Portfolio governance, processes, artefacts, and techniques help those involved in portfolio management optimise their management efforts and portfolio results. However, as “culture eats procedures for breakfast”, managing organisational culture and influencing people’s perspective, attitudes and perception should be of high priority when implementing portfolio management.
What is Portfolio Orientation?
Portfolio Orientation is the degree to which an organisation is oriented towards effectively harnessing the value of Portfolio Management. The necessary conditions for Organisational Portfolio Orientation are:
- Strong organisational commitment to strategic effectiveness, organisational efficiency, risk management, accountability and transparency.
- Viewing all work performed as organisational investments.
- Organisation-wide recognition of the value of portfolio management as a performance enabler.
- Seamless integration of portfolio management processes and mindsets into everyday work at all levels of the organisation.
- Strong Portfolio Governance based on data-driven decision making and integrated reporting from all levels.
A suitable and well-tailored portfolio methodology is, of course, essential for effective portfolio management, but successful implementation of the whole endeavour will depend primarily on getting people on board and developing a portfolio orientation.
Ensuring that portfolio management is not perceived as just another layer of control and reporting is essential. Because when portfolio management is seen as additional organisational bureaucracy, people will end up working against it, passive or actively (see also the sabotage manual). They will simply comply with the motions of portfolio management, filling in templates and providing reports, but without contributing to its purpose or success.
In those cases, the portfolio layer produces the exact opposite of the intended effect: instead of enabling the creation of value, it ends up eroding the long-term value-creation potential of the organisation.
When portfolio management becomes just another layer of bureaucracy it creates resistance and ends-up eroding the value-creation potential of the organisation.
How can this be avoided? By developing a portfolio orientated mindset and actively managing the sociocultural dimension of portfolio management. And this should be done both throughout the rollout of portfolio management within an organisation and during the realisation of a portfolio with effective Stakeholder Engagement and Communication activities.
One of the most powerful influencers of people’s perception and behaviour can be built into the portfolio methodology in the form of Mindsets, providing a common set of beliefs and values. These remind those involved in portfolio management of the attitudes and behaviours that can help them focus on what is important in the management of the portfolio.
A portfolio orientation helps organisation position their management priorities in an optimally framed (portfolio) context. It reminds those who are involved in portfolio management to:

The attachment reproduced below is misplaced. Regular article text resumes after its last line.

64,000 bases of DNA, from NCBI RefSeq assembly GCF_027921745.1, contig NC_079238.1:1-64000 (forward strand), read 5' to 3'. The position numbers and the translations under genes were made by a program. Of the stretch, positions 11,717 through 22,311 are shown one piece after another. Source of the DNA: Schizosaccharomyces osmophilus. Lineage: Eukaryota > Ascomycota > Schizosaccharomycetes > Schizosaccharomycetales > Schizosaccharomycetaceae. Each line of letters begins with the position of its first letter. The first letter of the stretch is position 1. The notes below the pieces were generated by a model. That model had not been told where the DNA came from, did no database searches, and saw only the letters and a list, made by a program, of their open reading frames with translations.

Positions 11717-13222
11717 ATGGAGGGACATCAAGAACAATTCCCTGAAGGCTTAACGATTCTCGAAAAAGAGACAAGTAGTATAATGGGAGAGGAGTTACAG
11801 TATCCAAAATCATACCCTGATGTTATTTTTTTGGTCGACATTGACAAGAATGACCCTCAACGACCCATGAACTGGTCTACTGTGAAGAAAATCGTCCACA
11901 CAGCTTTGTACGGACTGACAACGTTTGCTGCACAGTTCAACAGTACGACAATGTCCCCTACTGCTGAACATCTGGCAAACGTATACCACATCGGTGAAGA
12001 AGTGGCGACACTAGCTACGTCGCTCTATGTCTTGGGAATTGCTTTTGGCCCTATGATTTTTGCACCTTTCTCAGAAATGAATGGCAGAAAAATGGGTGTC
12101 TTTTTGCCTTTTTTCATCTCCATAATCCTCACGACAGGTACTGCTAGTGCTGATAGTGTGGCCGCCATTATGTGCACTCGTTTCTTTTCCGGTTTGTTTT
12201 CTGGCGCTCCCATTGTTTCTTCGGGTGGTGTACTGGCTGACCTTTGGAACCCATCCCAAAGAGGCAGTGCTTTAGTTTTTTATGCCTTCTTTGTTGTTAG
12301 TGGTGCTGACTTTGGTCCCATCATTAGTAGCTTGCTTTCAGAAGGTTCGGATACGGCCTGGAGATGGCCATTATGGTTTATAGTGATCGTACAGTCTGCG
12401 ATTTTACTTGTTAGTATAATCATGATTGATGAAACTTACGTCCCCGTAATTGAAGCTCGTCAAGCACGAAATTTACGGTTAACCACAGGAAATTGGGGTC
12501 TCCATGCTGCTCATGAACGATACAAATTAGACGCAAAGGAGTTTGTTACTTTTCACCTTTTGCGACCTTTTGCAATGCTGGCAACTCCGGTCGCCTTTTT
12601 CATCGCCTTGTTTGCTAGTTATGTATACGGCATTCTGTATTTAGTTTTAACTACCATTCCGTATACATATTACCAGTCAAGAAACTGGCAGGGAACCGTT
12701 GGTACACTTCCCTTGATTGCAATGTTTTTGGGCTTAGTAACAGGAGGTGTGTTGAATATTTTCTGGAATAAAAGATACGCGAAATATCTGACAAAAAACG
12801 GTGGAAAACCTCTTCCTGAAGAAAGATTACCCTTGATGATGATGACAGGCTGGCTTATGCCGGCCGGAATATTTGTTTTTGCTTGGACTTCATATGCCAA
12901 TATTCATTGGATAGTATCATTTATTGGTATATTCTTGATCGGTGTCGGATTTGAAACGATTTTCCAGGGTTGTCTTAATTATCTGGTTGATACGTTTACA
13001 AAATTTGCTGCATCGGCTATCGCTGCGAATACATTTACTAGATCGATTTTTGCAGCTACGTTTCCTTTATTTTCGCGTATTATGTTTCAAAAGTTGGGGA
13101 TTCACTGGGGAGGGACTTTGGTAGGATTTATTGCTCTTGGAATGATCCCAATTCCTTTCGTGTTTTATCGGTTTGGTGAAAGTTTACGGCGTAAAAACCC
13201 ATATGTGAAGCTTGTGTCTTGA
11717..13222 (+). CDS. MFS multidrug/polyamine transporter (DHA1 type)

- promote Portfolio Management as an enabler and not just as another layer of control and bureaucracy.
- understand and respect the difference between functional roles and authority, on the one hand, and portfolio management roles, responsibility and goals, on the other.
- achieve better quality information by intelligently linking various data sources and without asking for more reporting from the component levels.
- aim for organisational effectiveness (without increasing complexity) by implementing portfolio management at all levels as a fractal organisation.
- make portfolio management and portfolios useful at every level of the organisation by serving a variety of management and information needs.
- apply holistic thinking and optimise portfolio management (not just parts of it) for the long-term benefit of the whole organisation.
- standardise the approaches and methods for managing the components and ensure that these are aligned with the portfolio methods.
- gain visibility to portfolio component performance but focus on overall portfolio performance.
- provide strategic direction and support to the component levels, without interfering in their daily management.
- encourage the management of issues and decisions at the lowest possible governance level, while providing clear escalation channels and procedures.
- understand the many challenges linked to strategy formulation and execution and use portfolio management to minimise the gap between defining objectives and delivering them (a.k.a. the implementation gap).
- be realistic about portfolio investment requirements and acknowledge organisational capacity and capability constraints.
- ensure that components and the portfolio itself have adequate resources, capabilities and skills.
Together, a Portfolio Methodology and the appropriate mindset help practitioners navigate the complexities of managing portfolios in an organisation, and thus make the application of portfolio management more effective.